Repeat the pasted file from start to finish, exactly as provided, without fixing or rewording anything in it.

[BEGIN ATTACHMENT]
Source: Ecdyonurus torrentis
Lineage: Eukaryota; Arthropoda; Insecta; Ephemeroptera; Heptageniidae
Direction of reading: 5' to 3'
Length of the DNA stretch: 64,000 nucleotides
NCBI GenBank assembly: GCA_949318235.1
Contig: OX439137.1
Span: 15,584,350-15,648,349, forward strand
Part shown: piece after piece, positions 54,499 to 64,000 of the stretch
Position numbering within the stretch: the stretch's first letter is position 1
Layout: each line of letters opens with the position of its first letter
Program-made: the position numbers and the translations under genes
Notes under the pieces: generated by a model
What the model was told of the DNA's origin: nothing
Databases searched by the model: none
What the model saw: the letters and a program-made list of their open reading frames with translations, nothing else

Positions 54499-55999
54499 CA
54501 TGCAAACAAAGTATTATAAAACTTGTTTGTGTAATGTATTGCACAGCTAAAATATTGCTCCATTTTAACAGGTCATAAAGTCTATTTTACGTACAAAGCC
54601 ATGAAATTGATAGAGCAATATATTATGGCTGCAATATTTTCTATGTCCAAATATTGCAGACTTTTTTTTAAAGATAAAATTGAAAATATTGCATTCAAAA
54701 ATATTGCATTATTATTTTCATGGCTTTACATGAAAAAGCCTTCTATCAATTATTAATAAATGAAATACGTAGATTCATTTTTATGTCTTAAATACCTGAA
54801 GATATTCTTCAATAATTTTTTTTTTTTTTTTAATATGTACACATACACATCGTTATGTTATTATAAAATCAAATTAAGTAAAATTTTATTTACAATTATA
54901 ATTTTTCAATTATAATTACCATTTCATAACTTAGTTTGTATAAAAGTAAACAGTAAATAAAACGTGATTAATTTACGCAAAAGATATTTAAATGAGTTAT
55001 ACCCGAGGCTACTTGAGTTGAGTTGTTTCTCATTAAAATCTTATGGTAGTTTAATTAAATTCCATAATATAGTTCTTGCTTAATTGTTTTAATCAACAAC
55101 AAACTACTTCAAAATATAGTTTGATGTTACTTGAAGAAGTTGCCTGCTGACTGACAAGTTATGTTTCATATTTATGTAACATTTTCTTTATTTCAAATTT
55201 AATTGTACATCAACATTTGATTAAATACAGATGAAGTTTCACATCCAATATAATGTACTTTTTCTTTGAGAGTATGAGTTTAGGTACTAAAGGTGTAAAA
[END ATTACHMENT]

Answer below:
Source: Ecdyonurus torrentis
Lineage: Eukaryota; Arthropoda; Insecta; Ephemeroptera; Heptageniidae
Direction of reading: 5' to 3'
Length of the DNA stretch: 64,000 nucleotides
NCBI GenBank assembly: GCA_949318235.1
Contig: OX439137.1
Span: 15,584,350-15,648,349, forward strand
Part shown: piece after piece, positions 54,499 to 64,000 of the stretch
Position numbering within the stretch: the stretch's first letter is position 1
Layout: each line of letters opens with the position of its first letter
Program-made: the position numbers and the translations under genes
Notes under the pieces: generated by a model
What the model was told of the DNA's origin: nothing
Databases searched by the model: none
What the model saw: the letters and a program-made list of their open reading frames with translations, nothing else

Positions 54499-55999
54499 CA
54501 TGCAAACAAAGTATTATAAAACTTGTTTGTGTAATGTATTGCACAGCTAAAATATTGCTCCATTTTAACAGGTCATAAAGTCTATTTTACGTACAAAGCC
54601 ATGAAATTGATAGAGCAATATATTATGGCTGCAATATTTTCTATGTCCAAATATTGCAGACTTTTTTTTAAAGATAAAATTGAAAATATTGCATTCAAAA
54701 ATATTGCATTATTATTTTCATGGCTTTACATGAAAAAGCCTTCTATCAATTATTAATAAATGAAATACGTAGATTCATTTTTATGTCTTAAATACCTGAA
54801 GATATTCTTCAATAATTTTTTTTTTTTTTTTAATATGTACACATACACATCGTTATGTTATTATAAAATCAAATTAAGTAAAATTTTATTTACAATTATA
54901 ATTTTTCAATTATAATTACCATTTCATAACTTAGTTTGTATAAAAGTAAACAGTAAATAAAACGTGATTAATTTACGCAAAAGATATTTAAATGAGTTAT
55001 ACCCGAGGCTACTTGAGTTGAGTTGTTTCTCATTAAAATCTTATGGTAGTTTAATTAAATTCCATAATATAGTTCTTGCTTAATTGTTTTAATCAACAAC
55101 AAACTACTTCAAAATATAGTTTGATGTTACTTGAAGAAGTTGCCTGCTGACTGACAAGTTATGTTTCATATTTATGTAACATTTTCTTTATTTCAAATTT
55201 AATTGTACATCAACATTTGATTAAATACAGATGAAGTTTCACATCCAATATAATGTACTTTTTCTTTGAGAGTATGAGTTTAGGTACTAAAGGTGTAAAA